Thousands of tapes and recordings from Australia’s history and the national record could be lost within the next five years because of a lack of resourcing and staff at the National Archives of Australia (NAA), according to the Assistant Director-General of Collection Management, Steven Fox.
He said there are more than 220,000 hours of tapes and millions of pages of archival documents – including 850,000 World War II service records – that need to be digitised before 2025, which is when the NAA will face a losing battle to preserve these records.
Dr Ben Gascoigne at work at the Mount Stromlo Observatory in Canberra, 1948.
NAA: A1200, L11508 pic.twitter.com/oxt0JzoUQb
— National Archives of Australia (@naagovau) June 25, 2020
“One of the great challenges with a lot of that magnetic tape is that there is no quick way of doing it. Every hour of tape takes at least an hour to digitise,” Mr Fox told Region Media.
“Given that we do not have endless resources, that is the great challenge [ahead of] the 2025 deadline, which is the point where technical obsolescence hits home with all the magnetic tape.
“That is the date that was agreed where the age of the skills that are in the workforce and when the equipment – none of which is being manufactured now – lasts until.”
Most of the tapes held at the National Archives storage facilities are broadcasts from the 1970s, 80s and 90s, but some date from the 50s. They cover everything from state election reporting, Commonwealth Games coverage and ANZAC Day marches to documentaries, grand finals, state sports leagues and even Countdown episodes.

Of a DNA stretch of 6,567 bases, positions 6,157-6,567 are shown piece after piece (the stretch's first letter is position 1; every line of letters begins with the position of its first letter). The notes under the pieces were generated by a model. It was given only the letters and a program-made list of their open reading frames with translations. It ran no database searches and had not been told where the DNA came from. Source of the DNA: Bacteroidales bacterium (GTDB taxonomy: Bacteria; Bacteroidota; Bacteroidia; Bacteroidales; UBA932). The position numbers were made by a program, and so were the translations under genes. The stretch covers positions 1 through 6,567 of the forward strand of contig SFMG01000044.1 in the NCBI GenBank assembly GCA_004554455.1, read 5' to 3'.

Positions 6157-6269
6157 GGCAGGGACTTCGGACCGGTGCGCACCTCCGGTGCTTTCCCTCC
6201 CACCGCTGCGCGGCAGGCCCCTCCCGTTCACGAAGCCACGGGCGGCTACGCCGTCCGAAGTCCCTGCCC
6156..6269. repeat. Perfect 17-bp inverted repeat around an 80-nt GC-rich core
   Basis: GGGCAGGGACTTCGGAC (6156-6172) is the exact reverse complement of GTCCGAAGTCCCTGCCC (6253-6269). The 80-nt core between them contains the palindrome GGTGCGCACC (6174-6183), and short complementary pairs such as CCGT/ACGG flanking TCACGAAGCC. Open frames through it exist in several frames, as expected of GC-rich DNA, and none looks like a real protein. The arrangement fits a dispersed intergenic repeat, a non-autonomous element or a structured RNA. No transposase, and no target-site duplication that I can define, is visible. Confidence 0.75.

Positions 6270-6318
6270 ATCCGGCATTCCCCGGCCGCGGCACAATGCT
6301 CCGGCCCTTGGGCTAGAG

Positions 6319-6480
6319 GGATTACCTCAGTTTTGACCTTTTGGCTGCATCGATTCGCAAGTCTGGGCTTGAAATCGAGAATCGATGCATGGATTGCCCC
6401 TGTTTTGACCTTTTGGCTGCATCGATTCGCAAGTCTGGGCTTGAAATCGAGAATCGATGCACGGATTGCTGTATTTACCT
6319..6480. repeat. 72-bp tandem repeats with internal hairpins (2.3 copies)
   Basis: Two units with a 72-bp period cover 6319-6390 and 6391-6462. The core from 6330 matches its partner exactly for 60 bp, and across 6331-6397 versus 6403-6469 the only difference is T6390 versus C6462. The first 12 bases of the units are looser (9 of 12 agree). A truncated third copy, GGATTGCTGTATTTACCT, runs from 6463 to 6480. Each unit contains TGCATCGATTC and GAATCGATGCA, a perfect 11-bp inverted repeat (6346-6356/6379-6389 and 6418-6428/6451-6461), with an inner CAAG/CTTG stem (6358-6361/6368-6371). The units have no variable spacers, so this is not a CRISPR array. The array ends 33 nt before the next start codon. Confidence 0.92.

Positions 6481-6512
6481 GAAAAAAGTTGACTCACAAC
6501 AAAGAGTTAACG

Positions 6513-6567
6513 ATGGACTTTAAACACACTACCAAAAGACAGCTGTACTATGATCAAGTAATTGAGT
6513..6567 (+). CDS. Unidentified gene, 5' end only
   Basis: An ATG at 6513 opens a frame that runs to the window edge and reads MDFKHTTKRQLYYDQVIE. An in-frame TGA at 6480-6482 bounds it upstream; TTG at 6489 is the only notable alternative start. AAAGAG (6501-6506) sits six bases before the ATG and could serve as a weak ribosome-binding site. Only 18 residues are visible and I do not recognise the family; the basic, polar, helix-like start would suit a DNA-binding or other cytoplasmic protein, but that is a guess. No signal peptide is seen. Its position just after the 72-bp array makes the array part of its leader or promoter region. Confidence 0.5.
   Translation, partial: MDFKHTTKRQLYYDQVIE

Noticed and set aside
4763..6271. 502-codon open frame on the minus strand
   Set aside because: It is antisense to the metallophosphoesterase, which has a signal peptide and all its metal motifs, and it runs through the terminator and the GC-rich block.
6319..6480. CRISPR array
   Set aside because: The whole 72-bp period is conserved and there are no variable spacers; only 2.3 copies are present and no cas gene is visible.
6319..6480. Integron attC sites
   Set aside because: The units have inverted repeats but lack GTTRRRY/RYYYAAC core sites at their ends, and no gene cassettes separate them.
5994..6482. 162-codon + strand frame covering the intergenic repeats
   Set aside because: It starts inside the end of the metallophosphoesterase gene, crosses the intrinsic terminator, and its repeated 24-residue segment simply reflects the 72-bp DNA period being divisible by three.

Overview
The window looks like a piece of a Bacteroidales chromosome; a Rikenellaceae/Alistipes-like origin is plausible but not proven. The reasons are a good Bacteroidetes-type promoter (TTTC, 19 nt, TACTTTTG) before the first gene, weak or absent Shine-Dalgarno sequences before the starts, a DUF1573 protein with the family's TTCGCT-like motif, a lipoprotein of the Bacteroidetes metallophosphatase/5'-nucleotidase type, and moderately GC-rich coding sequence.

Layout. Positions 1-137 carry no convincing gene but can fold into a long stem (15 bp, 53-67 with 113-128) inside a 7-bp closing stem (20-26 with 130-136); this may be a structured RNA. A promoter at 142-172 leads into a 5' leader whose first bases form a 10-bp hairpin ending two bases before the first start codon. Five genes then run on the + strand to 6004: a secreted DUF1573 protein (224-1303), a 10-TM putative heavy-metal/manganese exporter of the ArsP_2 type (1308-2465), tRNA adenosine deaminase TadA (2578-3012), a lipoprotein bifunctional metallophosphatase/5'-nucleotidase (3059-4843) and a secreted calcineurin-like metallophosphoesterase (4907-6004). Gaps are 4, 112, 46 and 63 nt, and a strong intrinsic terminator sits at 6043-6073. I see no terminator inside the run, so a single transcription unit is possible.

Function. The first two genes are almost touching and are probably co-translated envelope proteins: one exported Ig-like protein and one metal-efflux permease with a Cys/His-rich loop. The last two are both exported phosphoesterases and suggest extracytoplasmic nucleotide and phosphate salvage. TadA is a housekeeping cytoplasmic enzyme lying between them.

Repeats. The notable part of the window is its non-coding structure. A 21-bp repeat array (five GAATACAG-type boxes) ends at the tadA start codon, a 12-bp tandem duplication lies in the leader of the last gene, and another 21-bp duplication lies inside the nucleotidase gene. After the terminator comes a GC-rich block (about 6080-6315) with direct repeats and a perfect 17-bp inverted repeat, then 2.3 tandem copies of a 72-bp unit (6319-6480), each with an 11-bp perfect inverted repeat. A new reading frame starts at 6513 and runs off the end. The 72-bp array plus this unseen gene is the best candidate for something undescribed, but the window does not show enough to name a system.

A woman tries on a hat at a millinery shop in Canberra's Civic Centre, 1963.
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— National Archives of Australia (@naagovau) June 26, 2020
There are also tapes from events that may not have seen the light of day in decades, if at all, such as Government Committee hearings and communications from within Government agencies.
All of it will be made publically available and will help form a more complete picture of Australia’s history and development.
Mr Fox said the importance of these artefacts became evident when the Palace letters were released and Australians gained greater insight into our political history 45 years after the fact.
“There is definitely classified material, but by the time it is made public it is unclassified or we go through a process of assessing it to determine if it can be fully opened or open with exemptions,” he said.
“But there is a backlog. In broad figures, we get 40,000 requests, and we can process 20,000 of them. We are not saying give us more money, there is a pandemic on for God’s sake – we have to be realistic and pragmatic about it.”
However, Mr Fox put the figure at $20 million to tackle the entire magnetic tape collection by 2025 and get to a point where the NAA would be comfortable saying they have done a proper assessment and will not lose any of that material.
“It does not have to necessarily be resourced in-house, but the more fragile material, the more tricky material, we have some great skills in-house that have worked with [half-inch tape] for a long time and know its peculiarities,” Mr Fox said.
For more information, visit the National Archives of Australia.
Original Article published by Dominic Giannini on The RiotACT.